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Welcome to HR Heartbeat, where we give you a rundown of the week's top employment law stories. Stay on the pulse of current trends impacting your business, plus get up-to-the-minute commentaries on all things HR and legal.
National Living Wage and National Minimum Wage rates on the rise 2024/25
The Chancellor last week announced the latest National Minimum Wage rates for 2024/25 which he said will be the largest ever increase.
It will take the National Living Wage (NLW) from £10.42 to £11.44 an hour. Eligibility will also be extended by reducing the age threshold to 21-year-olds for the first time.
The National Minimum Wage rate will increase to £8.60 per hour for 18–20-year-olds, which is a £1.11 increase. For those aged 16 and 17 years old, and apprentices, the minimum pay will be £6.40 per hour.
Ask BrightLightning: When do I have to start paying the increased NMW rate?
National Insurance changes
In the Autumn Statement last week, the Chancellor also announced that the Government will cut the 12% rate of employee National Insurance by 2% meaning a saving of £450 for those on a salary of £35,000.
This measure will be introduced on 6 January 2024. Employers of veterans will also get extra National Insurance relief.
Cruise ship company sink ‘fire and rehire’ plan
The Cruise ship company Carnival UK, which owns P&O Cruises and Cunard, was alleged to have been planning to fire more than 900 UK staff if they did not accept new terms and conditions for their jobs.
This might sound familiar given P&O Ferries’ decision in March 2022 to fire 800 UK workers without consultation and employ foreign agency staff at much lower pay rates.
But in a joint statement from Carnival and the trade union Nautilus, they’ve said the tactic would be dropped. Instead, they’ll work “co-operatively towards a negotiated settlement”.
Ask BrightLightning: Is fire and re-hire an unlawful practice?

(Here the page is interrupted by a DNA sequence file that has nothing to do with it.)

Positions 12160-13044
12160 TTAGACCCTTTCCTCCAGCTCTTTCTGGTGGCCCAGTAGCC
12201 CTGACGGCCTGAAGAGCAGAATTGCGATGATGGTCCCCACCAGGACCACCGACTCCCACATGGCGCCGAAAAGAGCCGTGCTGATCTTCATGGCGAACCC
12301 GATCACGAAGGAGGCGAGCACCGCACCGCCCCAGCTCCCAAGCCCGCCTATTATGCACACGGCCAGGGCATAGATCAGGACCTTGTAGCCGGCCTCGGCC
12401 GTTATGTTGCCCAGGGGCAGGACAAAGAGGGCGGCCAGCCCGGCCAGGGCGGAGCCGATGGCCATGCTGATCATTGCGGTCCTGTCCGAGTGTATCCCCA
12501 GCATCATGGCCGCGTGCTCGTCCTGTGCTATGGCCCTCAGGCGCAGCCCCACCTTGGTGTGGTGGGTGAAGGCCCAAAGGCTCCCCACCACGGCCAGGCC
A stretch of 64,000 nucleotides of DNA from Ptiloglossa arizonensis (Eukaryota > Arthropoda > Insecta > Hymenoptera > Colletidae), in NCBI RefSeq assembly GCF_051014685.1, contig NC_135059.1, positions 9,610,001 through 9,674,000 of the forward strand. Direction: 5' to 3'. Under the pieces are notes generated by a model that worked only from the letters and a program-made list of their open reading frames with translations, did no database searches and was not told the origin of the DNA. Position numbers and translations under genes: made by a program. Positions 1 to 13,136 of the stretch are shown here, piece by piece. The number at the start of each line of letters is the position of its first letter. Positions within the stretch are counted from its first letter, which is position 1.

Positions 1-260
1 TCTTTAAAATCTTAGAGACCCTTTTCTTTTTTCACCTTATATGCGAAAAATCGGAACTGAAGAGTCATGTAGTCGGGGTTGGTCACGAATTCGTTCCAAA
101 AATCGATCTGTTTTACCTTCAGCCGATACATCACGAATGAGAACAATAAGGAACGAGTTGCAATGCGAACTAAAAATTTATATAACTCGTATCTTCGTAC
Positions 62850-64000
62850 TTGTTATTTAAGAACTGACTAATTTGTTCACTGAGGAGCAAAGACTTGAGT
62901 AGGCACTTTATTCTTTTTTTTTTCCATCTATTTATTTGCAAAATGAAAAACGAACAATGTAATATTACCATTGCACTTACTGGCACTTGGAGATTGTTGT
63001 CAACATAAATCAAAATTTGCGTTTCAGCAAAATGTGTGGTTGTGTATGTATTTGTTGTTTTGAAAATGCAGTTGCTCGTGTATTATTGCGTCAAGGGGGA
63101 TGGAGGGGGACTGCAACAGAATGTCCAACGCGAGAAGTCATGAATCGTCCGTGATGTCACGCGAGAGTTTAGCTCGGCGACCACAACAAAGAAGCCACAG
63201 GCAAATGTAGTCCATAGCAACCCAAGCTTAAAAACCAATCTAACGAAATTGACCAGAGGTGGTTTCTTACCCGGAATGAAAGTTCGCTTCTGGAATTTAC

Deliveroo riders aren’t workers?...
The Supreme Court has concluded that Deliveroo drivers are not ‘workers’ and so cannot form a collective bargaining unit.
The Independent Workers Union of Great Britain (IWGB) had sought to form a collective bargaining unit involving Deliveroo riders in Camden and Kentish Town.
The Supreme Court, however, found riders do not fall within the scope of an employment relationship within Article 11 of the European Convention on Human Rights, which protects the right to form and join a trade union.
The Supreme Court found that the Deliveroo contract “gives riders a broad and unfettered right” to use a substitute, which was “totally inconsistent with having an employment relationship”, where work needs to be completed personally. The appeal by the IWGB was, therefore, dismissed.
The decision has come after a longstanding dispute after Deliveroo drivers attempted to unionise in 2016 over pay and conditions.
For employers, it’s important to have the right employee contracts for the right employment status so that you are giving gig workers the correct rights. Failure to do so could result in minimum wage or holiday pay claims if for example a worker is found not to be self-employed.
Ask BrightLightning: What is a gig worker?
Keep up-to-date with upcoming changes in the law by asking: Are gig economy workers getting stable contracts?
And that’s a wrap. Tune in next week for more headlines and make sure you stay ahead of major employment law changes!